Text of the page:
Collado in particular could not see how we could become a member of Bretton Woods as no provision existed in the agreement for admitting members who deferred joining at the time of the Savannah Conference until another meeting was held which might be twelve months hence, unless ways and means could be found at the Conference to make special provision. He stated that the only countries that would not be joining in membership at Savannah would be Liberia, Haiti, Russia and Australia.

I discussed this aspect with Melville before he left for Savannah and he stated that he would endeavour to obtain a deferment of membership date for a period of six months.

1 Keane reached Washington in February to lead negotiations on the settlement of Lend-Lease.

2 Despite Australian hopes for a 'washout', or cancellation of all obligations arising from Lend-Lease and Reciprocal Aid, U.S.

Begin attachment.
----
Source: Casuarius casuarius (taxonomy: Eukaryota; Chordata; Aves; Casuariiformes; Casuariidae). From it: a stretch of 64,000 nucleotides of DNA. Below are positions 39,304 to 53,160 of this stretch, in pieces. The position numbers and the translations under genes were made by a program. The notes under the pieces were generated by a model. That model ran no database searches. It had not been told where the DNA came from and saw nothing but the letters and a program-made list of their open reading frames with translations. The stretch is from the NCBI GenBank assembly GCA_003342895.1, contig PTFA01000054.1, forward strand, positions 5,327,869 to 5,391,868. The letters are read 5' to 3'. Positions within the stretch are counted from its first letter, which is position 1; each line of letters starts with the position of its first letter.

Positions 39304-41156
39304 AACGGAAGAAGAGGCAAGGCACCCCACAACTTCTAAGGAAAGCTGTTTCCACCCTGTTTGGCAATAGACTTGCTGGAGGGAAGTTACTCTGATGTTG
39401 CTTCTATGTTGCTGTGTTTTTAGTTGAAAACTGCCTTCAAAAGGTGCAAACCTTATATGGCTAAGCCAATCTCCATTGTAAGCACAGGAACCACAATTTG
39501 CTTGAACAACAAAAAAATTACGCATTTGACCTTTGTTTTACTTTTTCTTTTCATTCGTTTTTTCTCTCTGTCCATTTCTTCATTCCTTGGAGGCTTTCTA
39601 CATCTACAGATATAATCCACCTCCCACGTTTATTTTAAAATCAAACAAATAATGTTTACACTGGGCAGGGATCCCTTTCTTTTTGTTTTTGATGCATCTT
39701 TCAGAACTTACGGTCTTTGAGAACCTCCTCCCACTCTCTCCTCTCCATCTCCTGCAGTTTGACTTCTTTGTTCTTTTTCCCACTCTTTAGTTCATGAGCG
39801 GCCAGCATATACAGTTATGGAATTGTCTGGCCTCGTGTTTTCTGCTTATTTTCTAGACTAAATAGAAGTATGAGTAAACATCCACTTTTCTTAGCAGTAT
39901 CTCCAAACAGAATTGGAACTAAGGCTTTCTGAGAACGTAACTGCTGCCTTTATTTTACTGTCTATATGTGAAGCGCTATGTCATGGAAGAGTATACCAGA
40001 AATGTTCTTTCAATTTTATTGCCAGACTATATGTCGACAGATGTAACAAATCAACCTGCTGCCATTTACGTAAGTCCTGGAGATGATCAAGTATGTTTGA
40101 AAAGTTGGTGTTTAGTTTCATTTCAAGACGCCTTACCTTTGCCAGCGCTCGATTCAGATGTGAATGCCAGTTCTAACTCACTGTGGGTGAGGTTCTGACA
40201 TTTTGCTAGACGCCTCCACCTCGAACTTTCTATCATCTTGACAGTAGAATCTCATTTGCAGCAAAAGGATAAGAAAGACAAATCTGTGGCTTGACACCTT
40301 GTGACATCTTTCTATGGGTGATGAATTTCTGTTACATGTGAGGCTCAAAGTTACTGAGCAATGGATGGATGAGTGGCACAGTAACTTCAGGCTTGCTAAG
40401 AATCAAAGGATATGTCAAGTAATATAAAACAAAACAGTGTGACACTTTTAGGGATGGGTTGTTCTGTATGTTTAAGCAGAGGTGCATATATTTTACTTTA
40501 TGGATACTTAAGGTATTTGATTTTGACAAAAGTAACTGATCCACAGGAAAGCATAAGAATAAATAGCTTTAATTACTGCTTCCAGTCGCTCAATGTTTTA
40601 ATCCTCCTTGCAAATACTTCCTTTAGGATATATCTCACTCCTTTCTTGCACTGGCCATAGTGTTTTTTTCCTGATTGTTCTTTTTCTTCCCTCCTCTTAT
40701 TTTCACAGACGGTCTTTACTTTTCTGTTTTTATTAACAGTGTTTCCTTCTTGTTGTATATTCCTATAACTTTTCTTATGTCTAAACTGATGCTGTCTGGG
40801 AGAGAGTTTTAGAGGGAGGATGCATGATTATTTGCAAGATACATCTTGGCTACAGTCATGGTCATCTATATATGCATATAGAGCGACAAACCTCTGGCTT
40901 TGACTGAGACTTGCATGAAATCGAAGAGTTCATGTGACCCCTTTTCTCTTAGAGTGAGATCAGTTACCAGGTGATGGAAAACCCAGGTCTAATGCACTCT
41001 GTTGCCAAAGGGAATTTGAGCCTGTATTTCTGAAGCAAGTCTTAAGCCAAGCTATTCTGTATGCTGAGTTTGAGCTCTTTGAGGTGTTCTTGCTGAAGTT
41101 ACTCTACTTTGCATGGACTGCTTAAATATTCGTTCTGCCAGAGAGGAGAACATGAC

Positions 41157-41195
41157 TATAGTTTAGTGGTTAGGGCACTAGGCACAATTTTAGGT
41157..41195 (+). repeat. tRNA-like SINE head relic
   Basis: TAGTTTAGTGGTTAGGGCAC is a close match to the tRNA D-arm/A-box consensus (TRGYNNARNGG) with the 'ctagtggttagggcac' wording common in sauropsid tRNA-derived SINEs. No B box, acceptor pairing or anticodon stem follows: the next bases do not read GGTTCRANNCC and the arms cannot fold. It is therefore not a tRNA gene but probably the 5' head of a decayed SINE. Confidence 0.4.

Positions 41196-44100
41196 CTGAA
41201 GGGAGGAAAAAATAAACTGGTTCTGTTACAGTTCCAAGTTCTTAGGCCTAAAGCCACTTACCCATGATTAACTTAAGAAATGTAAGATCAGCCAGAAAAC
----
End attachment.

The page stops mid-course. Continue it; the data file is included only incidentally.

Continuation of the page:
officials had proposed a 'book keeping approach', and requested inventory of goods supplied under Lend-Lease and not consumed or destroyed. Australian officials complied reluctantly (see Volume VIII, Documents 349 and 364) and in January submitted a summary inventory of goods totalling US$148 million. Both sides maintained their initial stand, however, while disputes continued over precise methods of accounting.

3 A loan to the United Kingdom of US$ 3.75 billion for reconstruction was approved by Congress on 13 July and the Financial Agreement signed on 15 July.

4 i.e. the bilateral commodity negotiations proposed as a preliminary to the Trade and Employment Conference. See Volume VIII, Document 444.

5 A federal election was to be held in Australia on 28 September.

6 A sign here indicates 'mutilated'.

7 A sign here indicates 'mutilated'.

8 See Document 115, note 2.

9 Sic. Presumably a reference to Harry White.

[AA:A3195, 1946, 1.6084/3/6109/5]